Getting and Setting Values

You have to use the GetValue() and SetValue() functions in order to work with elements in arrays. SetValue() takes a reference to an object and the index or indices indicating the element to be set up. GetValue() takes an index or indices and returns an object reference. Because GetValue() returns a reference of type Object, you may have to cast this reference into the appropriate type before using it. Here's how you can set up and access the elements in a 2D array:

' Create a 2D array

Dim array2d As Array = Array.CreateInstance(GetType(Integer), 3, 3) ' Populate it

array2d.

,SetValuei

10,

0,

0)

array2d.

,SetValuei

11,

0,

1)

array2d.

,SetValue'

(12,

0,

2)

array2d.

,SetValue(

100,

1,

0

array2d.

,SetValue

110,

1,

1

array2d.

,SetValue!

(120,

1,

2

array2d.

,SetValue(

200,

2,

0

array2d.

,SetValue

210,

2,

1

array2d.

,SetValue(

220,

2,

2

' Print out all the elements

For i = array2d.GetLowerBound(0) To array2d.GetUpperBound(0) For j = array2d.GetLowerBound(1) To array2d.GetUpperBound(1)

Console.Write("{0} ", array2d.GetValue(i,j)) Next

Console.WriteLine() Next

While I'm on the subject of printing out array elements, it is worth mentioning GetEnumerator() and the Enumerator interface. This interface, discussed in more detail in Chapter 4, provides a way to iterate over all the elements in a collection using a simple set of methods that hide the way in which the collection actually stores its elements. I could use an enumerator to list the elements of an array like this:

' Import the Collections namespace, which is needed for enumerators Imports System.Collections

' Create an enumerator

Dim en As IEnumerator = array2d.GetEnumerator

While en.MoveNext = True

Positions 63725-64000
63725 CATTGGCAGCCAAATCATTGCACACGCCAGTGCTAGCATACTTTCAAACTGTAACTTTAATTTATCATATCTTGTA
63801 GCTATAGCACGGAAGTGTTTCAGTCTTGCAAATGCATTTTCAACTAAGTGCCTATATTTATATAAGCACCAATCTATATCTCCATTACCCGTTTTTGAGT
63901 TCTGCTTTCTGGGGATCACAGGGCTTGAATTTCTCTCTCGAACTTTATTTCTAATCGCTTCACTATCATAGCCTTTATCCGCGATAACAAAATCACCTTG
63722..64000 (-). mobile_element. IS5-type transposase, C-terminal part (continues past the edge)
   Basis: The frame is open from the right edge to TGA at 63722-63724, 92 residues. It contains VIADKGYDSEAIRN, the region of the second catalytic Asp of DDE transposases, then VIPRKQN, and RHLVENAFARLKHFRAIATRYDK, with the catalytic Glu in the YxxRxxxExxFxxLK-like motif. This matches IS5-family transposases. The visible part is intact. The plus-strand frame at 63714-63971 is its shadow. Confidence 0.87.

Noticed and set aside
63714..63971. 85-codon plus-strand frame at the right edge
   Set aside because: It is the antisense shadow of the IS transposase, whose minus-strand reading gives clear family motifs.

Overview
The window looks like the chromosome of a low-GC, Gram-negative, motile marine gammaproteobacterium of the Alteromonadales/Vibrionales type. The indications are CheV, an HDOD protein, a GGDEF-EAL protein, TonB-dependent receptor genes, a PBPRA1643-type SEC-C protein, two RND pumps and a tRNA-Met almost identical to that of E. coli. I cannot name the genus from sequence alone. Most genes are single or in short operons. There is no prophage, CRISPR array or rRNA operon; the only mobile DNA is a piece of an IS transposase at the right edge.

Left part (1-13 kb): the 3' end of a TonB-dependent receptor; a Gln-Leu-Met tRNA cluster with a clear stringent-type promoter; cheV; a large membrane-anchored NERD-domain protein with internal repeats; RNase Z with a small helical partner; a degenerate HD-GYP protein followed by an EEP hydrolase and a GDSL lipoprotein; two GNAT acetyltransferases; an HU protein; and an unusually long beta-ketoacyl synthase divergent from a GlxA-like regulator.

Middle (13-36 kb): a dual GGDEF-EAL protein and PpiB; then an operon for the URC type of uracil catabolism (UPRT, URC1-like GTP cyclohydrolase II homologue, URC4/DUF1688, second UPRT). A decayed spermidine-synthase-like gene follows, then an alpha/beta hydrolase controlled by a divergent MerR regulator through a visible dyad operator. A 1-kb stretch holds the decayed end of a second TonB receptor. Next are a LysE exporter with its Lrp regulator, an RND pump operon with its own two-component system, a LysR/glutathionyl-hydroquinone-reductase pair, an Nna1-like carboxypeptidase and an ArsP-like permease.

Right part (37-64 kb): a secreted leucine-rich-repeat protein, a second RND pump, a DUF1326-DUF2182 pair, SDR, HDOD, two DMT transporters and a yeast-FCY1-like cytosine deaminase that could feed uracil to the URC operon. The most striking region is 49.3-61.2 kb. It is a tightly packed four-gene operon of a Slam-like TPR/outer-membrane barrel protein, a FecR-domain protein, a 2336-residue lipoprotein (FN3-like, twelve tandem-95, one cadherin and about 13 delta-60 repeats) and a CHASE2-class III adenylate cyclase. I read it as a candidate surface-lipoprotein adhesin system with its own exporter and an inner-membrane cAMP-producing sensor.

Console.WriteLine("{0} ", en.Current) End While

IEnumerator only has three members; two of which are used in the preceding code. MoveNext() moves to the next element in the collection, returning false when it has moved past the end. It is initially positioned before the first element, so you need to call it once in order to move to the start. The Current property returns a reference to the current element in the collection, which is simply printed out. The Reset() method, not used here, can be used to reset the enumerator to its starting position.

Note that IEnumerator treats all collections as one-dimensional, so it isn't very useful with multidimensional arrays.

To round off this discussion of getting and setting values, the Initialize^ method provides a way to initialize every element in an array by calling the default constructor for the element type. Be aware that this only works for arrays of value types, not for reference types.

Note

C# programmers can only use this method for value types that have constructors, and value types that are native to C# do not have constructors.

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